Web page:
We paused upon the role and performance of state structures within the poorer countries. It would, so most of us believed, be a mistake to react so sharply to the errors of overblown and over-ambitious statism as to deny the state any substantial economic role; mixed models - as so successfully during Japan’s re-emergence - would generally serve best. But the achievement of competent governance was a widespread and often intractable problem, with corruption and over-large but underpaid public services interacting to drag down national performance. The record of external pressure in improving matters was so far not encouraging, sometimes perhaps through failure to recognise that in many settings it was more immediately important that governance should be effective in delivering what it intended than that it should conform fully with Western open democratic models. That said, it was evident that fair and dependable frameworks of law and taxation - and realistic systems of financial credit attuned to local circumstances - were needed in order to stimulate domestic investment (too much capital took refuge overseas) and to release the potential for successful enterprise. External actors could not create or impose such systems, but they could play a part with constructively-informed advice and engaged support.

We touched at several points upon the contribution of the international financial institutions (IFIs) such as the World Bank. Their proportionate role in global aid affairs was often overrated, whether for praise or blame; but they were of particular importance in the management of debt. The debt burden upon poor countries prompted vigorous interchange. In extreme cases the burden seemed clearly unconscionable; we were told, for example, that in Mozambique debt service absorbed twice, and in Ethiopia four times, the amount of public expenditure available for health and education combined. Sweeping demands for wholesale unconditional debt-forgiveness nevertheless found no supporters. Aside from the damage it would do to propensities for future lending, and from the unacceptability of writing off obligations without undertakings on what the beneficiaries would themselves thereafter do to improve their own conditions, it would clearly be unjust to release the perhaps-improvident from duties which others - sometimes indeed much poorer - had already conscientiously strained to fulfil. Alleviation was manifestly and urgently needed in many instances, but it needed to be undertaken on recognisably-fair principles - especially where the IFIs were involved, since it was hard for them to apply subjective-seeming discretionary decisions - and to be coupled to properly-verified policies for how the recipients were to exploit the relief granted. We speculated that criteria for relief might give special allowance for countries faced with re-building after armed conflict or major natural disaster.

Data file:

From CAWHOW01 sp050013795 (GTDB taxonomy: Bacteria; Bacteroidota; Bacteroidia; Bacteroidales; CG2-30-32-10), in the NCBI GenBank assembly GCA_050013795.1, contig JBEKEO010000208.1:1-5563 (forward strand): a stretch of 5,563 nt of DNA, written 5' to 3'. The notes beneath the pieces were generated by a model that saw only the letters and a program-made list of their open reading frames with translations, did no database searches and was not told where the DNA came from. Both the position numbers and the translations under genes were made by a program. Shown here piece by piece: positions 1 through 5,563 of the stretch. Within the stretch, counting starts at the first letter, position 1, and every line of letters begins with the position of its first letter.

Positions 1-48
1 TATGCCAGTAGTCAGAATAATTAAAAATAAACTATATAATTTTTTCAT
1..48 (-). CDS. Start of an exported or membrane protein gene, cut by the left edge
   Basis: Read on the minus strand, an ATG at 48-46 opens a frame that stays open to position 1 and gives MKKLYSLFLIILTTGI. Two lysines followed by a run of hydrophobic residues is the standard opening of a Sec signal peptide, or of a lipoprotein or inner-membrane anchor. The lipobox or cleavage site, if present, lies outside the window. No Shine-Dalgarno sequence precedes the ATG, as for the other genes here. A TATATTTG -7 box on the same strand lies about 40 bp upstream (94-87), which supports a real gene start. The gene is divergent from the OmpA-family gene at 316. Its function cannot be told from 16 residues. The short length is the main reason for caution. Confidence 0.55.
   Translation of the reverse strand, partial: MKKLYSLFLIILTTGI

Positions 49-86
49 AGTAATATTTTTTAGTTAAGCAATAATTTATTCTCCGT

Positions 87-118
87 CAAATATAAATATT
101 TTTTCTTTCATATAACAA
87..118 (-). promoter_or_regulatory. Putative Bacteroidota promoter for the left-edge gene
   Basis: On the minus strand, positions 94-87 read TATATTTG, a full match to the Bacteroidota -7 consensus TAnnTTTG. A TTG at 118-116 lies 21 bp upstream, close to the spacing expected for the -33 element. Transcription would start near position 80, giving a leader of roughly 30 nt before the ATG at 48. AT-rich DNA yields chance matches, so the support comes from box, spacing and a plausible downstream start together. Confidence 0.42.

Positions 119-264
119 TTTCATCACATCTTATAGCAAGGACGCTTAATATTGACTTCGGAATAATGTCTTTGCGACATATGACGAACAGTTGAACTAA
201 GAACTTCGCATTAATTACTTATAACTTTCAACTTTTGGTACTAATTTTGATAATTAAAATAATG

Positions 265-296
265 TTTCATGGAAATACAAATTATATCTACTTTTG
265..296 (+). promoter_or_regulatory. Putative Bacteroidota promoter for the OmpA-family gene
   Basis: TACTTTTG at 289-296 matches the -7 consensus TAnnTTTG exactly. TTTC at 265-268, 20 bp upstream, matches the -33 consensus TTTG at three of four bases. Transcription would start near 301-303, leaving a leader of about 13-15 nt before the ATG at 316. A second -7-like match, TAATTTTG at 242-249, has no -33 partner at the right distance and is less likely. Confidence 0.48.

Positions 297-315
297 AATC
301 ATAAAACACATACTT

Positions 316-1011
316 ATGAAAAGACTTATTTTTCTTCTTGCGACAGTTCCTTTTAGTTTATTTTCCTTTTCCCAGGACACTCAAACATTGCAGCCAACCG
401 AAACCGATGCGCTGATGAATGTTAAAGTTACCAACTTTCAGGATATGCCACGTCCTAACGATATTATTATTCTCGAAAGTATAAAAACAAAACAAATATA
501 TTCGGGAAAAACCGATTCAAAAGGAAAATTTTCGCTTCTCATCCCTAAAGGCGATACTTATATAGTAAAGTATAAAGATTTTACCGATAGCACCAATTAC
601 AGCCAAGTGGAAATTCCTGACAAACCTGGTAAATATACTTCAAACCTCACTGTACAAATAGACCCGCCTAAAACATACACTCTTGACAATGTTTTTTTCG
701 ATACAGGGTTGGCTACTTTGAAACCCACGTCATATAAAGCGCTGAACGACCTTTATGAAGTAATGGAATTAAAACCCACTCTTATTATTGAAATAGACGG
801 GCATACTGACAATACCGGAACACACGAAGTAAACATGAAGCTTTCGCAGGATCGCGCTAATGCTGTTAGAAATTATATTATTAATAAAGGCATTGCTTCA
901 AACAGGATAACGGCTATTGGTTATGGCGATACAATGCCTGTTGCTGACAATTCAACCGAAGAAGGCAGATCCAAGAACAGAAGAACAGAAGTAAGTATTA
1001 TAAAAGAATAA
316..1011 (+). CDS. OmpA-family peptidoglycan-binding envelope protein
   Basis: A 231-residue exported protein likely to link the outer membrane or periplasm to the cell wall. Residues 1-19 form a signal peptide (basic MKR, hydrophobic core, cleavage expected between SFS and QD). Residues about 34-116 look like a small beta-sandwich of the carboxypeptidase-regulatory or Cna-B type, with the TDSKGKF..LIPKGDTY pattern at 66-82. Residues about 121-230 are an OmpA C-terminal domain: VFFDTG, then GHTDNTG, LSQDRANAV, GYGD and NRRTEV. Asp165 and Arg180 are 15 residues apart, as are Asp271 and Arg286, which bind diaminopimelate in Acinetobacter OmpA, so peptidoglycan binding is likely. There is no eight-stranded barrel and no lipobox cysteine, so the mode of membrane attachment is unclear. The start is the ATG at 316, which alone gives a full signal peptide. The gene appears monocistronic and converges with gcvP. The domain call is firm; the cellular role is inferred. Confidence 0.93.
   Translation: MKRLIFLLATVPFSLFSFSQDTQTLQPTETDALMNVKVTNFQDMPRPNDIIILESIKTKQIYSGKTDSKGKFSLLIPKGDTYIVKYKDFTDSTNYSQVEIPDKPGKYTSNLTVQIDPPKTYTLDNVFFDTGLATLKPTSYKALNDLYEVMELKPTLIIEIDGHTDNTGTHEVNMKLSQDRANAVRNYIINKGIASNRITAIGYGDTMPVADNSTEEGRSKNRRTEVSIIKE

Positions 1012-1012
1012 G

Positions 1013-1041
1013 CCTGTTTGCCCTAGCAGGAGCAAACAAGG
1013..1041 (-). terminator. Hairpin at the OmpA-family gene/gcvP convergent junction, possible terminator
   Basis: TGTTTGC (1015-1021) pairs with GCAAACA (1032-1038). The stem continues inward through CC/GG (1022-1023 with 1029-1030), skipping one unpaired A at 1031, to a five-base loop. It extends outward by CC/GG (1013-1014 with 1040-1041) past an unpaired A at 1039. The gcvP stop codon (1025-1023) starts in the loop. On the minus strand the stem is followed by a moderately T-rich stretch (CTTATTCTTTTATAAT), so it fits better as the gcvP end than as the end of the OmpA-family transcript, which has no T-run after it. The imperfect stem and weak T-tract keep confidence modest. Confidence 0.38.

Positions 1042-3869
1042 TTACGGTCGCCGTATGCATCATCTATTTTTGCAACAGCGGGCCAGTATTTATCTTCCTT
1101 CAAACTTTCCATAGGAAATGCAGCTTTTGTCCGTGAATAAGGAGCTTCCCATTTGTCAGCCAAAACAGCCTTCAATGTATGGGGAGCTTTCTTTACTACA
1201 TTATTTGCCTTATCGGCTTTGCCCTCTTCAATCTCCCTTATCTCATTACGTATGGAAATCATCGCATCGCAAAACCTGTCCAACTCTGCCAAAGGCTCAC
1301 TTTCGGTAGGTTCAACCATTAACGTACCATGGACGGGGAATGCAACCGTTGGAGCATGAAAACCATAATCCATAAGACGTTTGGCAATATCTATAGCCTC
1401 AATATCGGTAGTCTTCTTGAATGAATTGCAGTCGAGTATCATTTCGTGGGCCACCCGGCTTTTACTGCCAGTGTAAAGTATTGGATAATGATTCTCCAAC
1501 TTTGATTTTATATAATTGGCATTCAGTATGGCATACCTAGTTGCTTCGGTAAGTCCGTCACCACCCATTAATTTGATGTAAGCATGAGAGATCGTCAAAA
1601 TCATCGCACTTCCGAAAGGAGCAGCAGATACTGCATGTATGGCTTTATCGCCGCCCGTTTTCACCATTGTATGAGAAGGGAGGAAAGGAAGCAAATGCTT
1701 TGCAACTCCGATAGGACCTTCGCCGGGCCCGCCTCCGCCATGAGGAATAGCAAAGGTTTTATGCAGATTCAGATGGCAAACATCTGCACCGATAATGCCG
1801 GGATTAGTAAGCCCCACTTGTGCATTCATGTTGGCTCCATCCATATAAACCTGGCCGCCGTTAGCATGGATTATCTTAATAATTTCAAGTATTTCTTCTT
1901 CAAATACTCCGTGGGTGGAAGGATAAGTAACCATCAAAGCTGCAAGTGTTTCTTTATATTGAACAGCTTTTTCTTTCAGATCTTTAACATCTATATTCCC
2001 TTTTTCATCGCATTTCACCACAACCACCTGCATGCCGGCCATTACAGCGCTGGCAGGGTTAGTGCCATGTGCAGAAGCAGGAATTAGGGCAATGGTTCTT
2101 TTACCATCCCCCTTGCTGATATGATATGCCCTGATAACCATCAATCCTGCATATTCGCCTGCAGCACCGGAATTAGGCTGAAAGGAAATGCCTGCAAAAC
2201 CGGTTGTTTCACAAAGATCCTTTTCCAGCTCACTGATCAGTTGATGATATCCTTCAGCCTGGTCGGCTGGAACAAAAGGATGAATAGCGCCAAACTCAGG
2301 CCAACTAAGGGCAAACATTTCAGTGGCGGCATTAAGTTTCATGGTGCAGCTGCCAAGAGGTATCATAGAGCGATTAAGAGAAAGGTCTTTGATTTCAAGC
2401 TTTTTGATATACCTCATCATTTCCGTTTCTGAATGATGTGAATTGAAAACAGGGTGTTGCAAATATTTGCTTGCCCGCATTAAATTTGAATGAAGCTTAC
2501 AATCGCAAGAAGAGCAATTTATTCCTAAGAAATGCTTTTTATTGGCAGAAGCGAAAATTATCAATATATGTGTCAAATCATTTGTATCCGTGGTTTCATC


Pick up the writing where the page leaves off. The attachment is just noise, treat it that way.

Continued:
At many points in our discussions we recalled the role played by non-governmental organisations, both external and indigenous. Their contribution might vary widely - for example, in many developing countries there was little civic culture to value NGOs, and significant risk of state capture. Transparency and accountability were as desirable in respect of NGOs as of governments. It was however beyond doubt that in principle a rich and necessary contribution could be made in advocacy, initiating, facilitating and monitoring; and governments should involve the NGO world and listen to its knowledge and experience.